In another video it shared, a group of girls could be heard chanting the same phrase — the catchcry of the protests — as they entered a school in Sanandaj, the capital of Kurdistan province.

Despite internet restrictions designed to impede gatherings and prevent images of the crackdown getting out, protesters have adopted new tactics to get their message across.

“We are not afraid anymore. We will fight,” said a large banner placed on an overpass of the Modares highway that cuts through central Tehran, according to online images verified by AFP.

‘Widespread strikes’

In another widely shared video, a man is seen altering the wording of a large government billboard from “The police are the servants of the people” to “The police are the murderers of the people.”

The ISNA news agency reported a heavy security presence in the capital, especially near universities. It said “scattered and limited gatherings” were held in Tehran during which “some demonstrators destroyed public property”.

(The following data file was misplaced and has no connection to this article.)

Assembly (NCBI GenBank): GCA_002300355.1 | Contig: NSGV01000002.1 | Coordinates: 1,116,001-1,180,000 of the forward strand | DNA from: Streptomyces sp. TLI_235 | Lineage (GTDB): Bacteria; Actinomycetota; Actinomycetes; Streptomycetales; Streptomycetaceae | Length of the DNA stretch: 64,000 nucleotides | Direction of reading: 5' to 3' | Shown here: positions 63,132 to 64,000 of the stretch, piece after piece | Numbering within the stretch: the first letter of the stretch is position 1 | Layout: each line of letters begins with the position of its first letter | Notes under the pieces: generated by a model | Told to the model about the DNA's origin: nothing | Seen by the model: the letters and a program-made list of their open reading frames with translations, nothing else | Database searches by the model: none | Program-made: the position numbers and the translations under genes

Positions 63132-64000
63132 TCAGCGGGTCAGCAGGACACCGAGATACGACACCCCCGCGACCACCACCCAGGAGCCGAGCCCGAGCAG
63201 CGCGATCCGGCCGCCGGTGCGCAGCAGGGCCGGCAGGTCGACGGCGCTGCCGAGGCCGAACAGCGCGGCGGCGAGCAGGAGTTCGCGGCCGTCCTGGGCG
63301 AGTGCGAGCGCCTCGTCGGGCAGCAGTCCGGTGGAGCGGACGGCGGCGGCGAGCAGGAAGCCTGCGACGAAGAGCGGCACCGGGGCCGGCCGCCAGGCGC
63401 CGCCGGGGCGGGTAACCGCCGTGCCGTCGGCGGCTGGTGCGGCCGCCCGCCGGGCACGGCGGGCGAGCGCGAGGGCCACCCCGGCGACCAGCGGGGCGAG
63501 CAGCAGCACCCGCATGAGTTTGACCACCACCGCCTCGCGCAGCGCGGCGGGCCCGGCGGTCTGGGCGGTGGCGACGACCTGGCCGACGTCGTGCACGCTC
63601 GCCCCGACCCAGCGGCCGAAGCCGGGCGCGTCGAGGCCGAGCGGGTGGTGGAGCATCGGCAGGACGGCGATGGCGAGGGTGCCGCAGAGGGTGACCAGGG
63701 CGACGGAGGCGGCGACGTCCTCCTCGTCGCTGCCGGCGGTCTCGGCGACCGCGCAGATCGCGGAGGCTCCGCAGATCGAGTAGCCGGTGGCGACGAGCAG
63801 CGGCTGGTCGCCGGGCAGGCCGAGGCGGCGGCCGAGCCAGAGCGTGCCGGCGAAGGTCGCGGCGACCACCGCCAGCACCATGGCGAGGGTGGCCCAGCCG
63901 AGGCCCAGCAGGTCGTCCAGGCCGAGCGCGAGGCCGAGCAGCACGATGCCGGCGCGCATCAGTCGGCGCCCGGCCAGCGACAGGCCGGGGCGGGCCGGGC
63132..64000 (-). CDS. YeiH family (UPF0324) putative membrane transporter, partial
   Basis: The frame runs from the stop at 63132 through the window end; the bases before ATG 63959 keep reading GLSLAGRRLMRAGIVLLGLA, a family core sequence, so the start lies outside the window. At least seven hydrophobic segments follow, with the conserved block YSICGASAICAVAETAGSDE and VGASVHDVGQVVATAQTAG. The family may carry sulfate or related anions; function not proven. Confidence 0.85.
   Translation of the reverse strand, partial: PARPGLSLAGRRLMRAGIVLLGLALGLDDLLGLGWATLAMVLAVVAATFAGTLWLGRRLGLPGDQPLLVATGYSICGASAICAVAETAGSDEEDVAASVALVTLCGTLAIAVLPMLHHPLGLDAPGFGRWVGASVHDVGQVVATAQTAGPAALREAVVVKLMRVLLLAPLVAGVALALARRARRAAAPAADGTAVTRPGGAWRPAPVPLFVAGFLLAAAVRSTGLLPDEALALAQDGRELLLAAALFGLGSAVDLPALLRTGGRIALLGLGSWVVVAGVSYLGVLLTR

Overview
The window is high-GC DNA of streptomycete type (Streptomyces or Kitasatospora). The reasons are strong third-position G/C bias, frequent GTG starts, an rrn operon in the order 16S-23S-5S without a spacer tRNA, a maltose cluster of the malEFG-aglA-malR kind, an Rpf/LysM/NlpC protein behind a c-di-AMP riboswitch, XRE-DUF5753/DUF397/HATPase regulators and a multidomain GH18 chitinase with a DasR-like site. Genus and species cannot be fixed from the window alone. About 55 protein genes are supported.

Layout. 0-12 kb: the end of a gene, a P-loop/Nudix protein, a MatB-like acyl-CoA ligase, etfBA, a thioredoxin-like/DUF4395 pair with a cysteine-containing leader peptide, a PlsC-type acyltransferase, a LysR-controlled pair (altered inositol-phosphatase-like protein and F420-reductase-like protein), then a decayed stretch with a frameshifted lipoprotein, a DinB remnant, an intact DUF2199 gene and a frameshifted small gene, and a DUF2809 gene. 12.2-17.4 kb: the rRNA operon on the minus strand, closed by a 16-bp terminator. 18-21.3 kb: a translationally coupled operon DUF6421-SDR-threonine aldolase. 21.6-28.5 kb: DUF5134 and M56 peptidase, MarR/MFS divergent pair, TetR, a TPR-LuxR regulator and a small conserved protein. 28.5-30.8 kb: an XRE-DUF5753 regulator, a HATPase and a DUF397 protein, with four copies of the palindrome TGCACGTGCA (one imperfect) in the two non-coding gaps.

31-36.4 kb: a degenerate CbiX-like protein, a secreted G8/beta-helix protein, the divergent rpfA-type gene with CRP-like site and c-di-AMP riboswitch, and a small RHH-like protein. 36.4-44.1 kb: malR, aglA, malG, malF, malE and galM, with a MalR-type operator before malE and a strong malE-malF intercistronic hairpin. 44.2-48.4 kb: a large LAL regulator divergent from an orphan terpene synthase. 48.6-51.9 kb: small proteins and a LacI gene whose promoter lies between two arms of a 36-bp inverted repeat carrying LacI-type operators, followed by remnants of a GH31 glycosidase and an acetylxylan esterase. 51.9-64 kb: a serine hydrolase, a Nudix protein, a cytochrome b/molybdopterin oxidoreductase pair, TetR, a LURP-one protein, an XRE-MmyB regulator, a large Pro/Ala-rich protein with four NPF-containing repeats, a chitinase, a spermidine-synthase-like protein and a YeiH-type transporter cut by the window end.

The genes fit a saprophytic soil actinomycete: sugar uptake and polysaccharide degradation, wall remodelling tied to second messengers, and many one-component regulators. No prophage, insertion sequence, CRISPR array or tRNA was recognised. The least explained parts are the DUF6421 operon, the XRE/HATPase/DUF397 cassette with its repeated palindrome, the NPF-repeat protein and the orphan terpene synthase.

Street protests were also reported in Isfahan, Karaj, Shiraz and Tabriz, among other cities.

US-based campaigner and journalist Omid Memarian tweeted: “Videos coming out from Tehran indicate that there are so many protests, in every corner of the city, in small and big numbers.”

Hengaw, a Kurdish rights group based in Norway, said “widespread strikes” were taking place in Saqez, Sanandaj and Divandarreh, in Kurdistan province, as well as Mahabad in West Azerbaijan province.

Shots could be heard as protesters clashed with security forces on a street in Sanandaj, in a video shared by the 1500tasvir social media channel that monitors violations in the Islamic republic.

The same source said there were protests in the southern city of Shiraz.

It also shared a verified video of a demonstration in Karaj, a city west of Tehran, as well as footage of drivers honking car horns in the southern city of Kerman as dozens of people gathered on the roadside.

AFP was unable to immediately verify other footage from 1500tasvir.